Jefferson Hotel
Source:Rebecca Johnson
412 Twelfth Street (Tucker Boulevard)
Construction Date:
Barnett, Hayes and Barnettt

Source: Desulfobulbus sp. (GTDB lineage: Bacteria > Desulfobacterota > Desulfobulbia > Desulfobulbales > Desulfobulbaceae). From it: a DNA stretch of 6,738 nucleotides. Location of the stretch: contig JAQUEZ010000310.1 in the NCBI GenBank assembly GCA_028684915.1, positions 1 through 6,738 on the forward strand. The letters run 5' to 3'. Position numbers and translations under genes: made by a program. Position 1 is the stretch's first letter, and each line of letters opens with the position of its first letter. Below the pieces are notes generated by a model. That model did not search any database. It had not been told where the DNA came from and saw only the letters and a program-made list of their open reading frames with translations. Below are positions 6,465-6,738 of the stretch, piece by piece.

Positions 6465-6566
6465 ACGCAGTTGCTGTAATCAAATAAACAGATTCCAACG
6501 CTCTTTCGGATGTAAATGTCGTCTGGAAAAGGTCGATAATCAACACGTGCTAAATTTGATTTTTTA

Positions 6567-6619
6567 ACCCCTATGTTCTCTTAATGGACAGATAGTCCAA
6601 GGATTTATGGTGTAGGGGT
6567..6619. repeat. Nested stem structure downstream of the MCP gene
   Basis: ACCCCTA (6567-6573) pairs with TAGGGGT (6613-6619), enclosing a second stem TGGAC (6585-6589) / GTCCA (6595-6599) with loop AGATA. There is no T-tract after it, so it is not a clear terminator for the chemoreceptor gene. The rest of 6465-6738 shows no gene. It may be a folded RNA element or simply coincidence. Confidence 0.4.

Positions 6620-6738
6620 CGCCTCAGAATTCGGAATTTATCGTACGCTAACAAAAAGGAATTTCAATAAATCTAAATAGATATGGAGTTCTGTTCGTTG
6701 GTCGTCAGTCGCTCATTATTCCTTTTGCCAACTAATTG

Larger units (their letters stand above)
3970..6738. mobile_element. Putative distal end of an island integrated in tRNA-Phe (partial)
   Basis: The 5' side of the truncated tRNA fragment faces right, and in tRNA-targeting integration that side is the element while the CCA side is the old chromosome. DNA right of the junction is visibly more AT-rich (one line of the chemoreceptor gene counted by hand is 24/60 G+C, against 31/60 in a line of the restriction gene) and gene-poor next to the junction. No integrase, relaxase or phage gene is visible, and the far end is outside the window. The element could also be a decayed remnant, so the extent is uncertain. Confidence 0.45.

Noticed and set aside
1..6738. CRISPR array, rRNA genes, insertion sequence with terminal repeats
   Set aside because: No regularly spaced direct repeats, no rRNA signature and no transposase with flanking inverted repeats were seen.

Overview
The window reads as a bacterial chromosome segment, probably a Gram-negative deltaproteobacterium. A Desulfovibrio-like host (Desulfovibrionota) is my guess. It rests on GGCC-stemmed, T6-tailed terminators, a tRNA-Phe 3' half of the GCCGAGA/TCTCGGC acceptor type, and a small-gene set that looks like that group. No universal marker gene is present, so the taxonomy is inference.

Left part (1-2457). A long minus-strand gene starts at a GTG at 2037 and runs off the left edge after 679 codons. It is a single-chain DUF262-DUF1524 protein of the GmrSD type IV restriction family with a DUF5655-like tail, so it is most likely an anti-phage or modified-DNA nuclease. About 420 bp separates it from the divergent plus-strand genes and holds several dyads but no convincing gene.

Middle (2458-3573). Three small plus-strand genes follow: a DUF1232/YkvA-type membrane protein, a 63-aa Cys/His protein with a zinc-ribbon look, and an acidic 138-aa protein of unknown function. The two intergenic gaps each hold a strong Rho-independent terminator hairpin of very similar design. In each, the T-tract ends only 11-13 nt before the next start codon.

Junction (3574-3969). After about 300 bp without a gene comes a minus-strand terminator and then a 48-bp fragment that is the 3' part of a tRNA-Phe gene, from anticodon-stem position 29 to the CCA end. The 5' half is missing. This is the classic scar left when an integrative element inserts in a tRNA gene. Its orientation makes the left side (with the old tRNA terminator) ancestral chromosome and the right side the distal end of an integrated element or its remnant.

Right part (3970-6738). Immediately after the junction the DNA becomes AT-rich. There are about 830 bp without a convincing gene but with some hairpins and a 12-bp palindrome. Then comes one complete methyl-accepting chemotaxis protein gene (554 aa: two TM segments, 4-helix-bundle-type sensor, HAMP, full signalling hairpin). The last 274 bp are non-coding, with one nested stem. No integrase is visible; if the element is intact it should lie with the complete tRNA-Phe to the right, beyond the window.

Built for wealthy visitors to the St. Louis World’s Fair, the twelve-story, four-hundred-room Jefferson Hotel opened on May 1, 1904. Located at what is now the southwest corner of Locust Street and Tucker Boulevard, it featured marble columns in its lobby supporting a sculpted ceiling with designs evoking a forest, gilded mirrors and rosewood furniture. In June 1916, delegates to the Democratic National Convention including President Woodrow Wilson stayed in the Jefferson Hotel. In the roaring twenties, raids from law enforcement looking for violations of prohibition didn’t stop such luminaries as opera singer Enrico Caruso and movie star Mary Pickford from staying there. Then Cardinals owner Sam Breadon ate lunch there daily, and, in December of 1926 when he traded future Hall-of-Famer Rogers Hornsby after the Cardinals won their first World Series, he famously said any fan who wanted to fight him could find him there at lunch time. The Jefferson Hotel was so popular that management doubled the number of rooms that decade, only to lose money during the depression and go bankrupt in 1944. The Hilton Hotel Company bought it in 1950 and sold it to the Sheraton chain five years later. In the 1970s, it became a retirement living center called the Jefferson Arms Apartments. In July 2006, the Pyramid Companies announced it would renovate the building and put in luxury apartments, movie theaters and restore its magnificent banquet hall.
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